Pages

Monday, January 10, 2011

The Most Worthwhile Conferences to Attend in 2011 and Finding the Real Customer

This is an expansion of a conversation I had with Renato Beninatto which he also blogged on and was also video taped here. I am sharing my opinion here not so much because I am endorsing one event or the other, rather this list is just my personal list of preferences and nothing more. I do not claim there is any special status to my personal preferences and you may notice I tend to like conferences where translation technology is emphasized.

We live in an age, where increasingly marketing and corporate-speak is challenged, undermined and sometimes even seen as disingenuous and false. (Raise your hand if you trust and respect corporate press releases).  Today we see customer voices rise above the din of corporate messaging, and taking control of branding and corporate reputations with their own “authentic” discussions of actual customer experiences, while marketing departments look on haplessly. I think this phenomenon is happening on many fronts, including conferences in the localization industry. There are too many events in the L10N industry that seem formulaic, routine, repetitive and engineered based on the same old viewpoints. This, I think affects the ability of these events to really spark dialogue, excitement and generate vital learning experiences that make these conferences must-attend events. While these events remain useful for “face-time”, they often have little value for really engaging attendees at a professional level and providing insights that drive new action plans.

tekomacross
What makes for a great conference or professional industry event? To my mind: high quality content, interactive and engaged audiences in sessions that broaden one’s horizons, interesting people who continue the professional dialogue outside of the sessions and share learning experiences and of course a good location. And if you can offer all of this at a reasonable cost, even better. A great professional event is characterized by learning, the more intensive the learning experience, the better. The best ones leave you thinking for awhile after the event.  Intense learning rarely happens at “really big” events because it is hard to scale this, but hopefully you have a few intense one-on-one interactions.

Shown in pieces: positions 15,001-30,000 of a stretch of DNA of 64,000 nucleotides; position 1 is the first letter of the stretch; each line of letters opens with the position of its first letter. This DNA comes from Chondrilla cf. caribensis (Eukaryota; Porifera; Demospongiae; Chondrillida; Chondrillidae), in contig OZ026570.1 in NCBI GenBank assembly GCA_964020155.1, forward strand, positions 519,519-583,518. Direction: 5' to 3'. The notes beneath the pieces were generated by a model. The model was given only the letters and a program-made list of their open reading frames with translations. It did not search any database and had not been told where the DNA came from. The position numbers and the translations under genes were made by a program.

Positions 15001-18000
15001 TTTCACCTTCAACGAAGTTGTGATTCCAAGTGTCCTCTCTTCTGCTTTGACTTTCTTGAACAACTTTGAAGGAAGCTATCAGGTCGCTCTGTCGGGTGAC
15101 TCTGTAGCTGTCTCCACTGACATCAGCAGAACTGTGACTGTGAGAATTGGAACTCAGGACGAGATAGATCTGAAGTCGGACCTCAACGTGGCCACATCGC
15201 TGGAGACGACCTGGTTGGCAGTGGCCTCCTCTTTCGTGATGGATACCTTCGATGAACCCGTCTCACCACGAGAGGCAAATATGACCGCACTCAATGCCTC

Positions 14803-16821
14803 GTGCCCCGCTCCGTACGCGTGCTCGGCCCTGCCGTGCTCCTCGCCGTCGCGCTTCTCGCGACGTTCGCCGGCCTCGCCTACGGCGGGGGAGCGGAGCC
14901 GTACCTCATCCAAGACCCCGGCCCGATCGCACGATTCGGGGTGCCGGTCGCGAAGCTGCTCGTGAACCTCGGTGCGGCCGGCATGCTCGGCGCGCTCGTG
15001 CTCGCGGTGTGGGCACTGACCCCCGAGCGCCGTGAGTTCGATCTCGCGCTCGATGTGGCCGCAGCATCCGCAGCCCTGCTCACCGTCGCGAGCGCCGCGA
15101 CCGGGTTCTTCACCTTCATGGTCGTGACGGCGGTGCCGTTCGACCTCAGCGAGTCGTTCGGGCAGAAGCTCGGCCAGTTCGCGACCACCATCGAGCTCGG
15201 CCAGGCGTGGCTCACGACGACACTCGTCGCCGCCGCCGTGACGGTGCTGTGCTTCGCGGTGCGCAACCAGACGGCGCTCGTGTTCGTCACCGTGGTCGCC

I also really like events that really focus on the customer: the real customer. The real customer would be the management team that runs, handles and is held accountable for success and failure of international initiatives (rarely the localization department of that company IMO). So the real customer would be senior sales, marketing, product management and customer support people who may also fund and direct the localization department mission in the global enterprise. (We rarely see them at any localization conferences because localization is rarely a central focus for them.) The real customer is more likely to focus on market share trends and customer satisfaction / loyalty  rather than word rates, fuzzy matching rates, TM ownership, SimShip or vendor management.
The question that Ultan O'Broin posed most recently in Quora was:

He also presents a categorization of these conferences as follows Generalist, Specialty and Geography-focused events. He said that he liked to attend one or two of each category and his preferences are stated in the links above. 

I still see myself as more of a pragmatic technology guy, trying to solve meaningful and useful translation problems (hopefully) with technology, rather than an industry insider (not quite a localization professional), so I would organize this a little bit differently but it still has much in common with Renato’s view. For MT especially it is all about understanding and learning how to use it at this point in time.  

I think there are 3 or more categories of conferences that touch localization and translation. The following is my very crude categorization. (Hopefully somebody can suggest a better categorization scheme. Please feel free to tear this apart).
 
1) Traditional Corporate L10N & Translation Focused Conferences
2) Translation Technology & L10N Research Focused Conferences
3) Special Focus & Miscellaneous  and

New Opportunities and Events/Industries/Markets to Explore 
If I limit myself to three or so in each category I would select the following events.
Category 1: Localization World and ELIA are the best in terms of content quality and networking value IMO. Localization World is the largest industry insider event (and the only one where I have seen a real customer view occasionally) and ELIA is a great example of sharing and collaboration between peers and competitors. This is the most crowded conference category and my recommendation would be for people to choose carefully amongst the available options (using location and content as a guide).  There are some who prefer the LISA and GALA versions of this category and they can also be good and sometimes slightly different like the LISA event at UC Berkeley.

Category 2:  TAUS Annual User Conference for MT focus from enterprise customer perspectives, (not the regional meetups held around the world) even though this event has some overlap with the first category.
AMTA for a deep dive on machine translation related issues that covers both the gory details of the technology and its use in public and private sectors, but this event has a very strong US focus.
LRC for broad and innovative localization research and thinking that is truly focused on the next generation of needs.
Translingual Europe 2010:  This was a free event held in Berlin that I think shows promise had much about MT and broader language technology initiatives across the world but especially in the EU. 

Category 3: IMTT events have great content and a wonderful collaborative and sharing culture and I also think are one of the few events where you really get to see both LSP and translator perspectives engage together.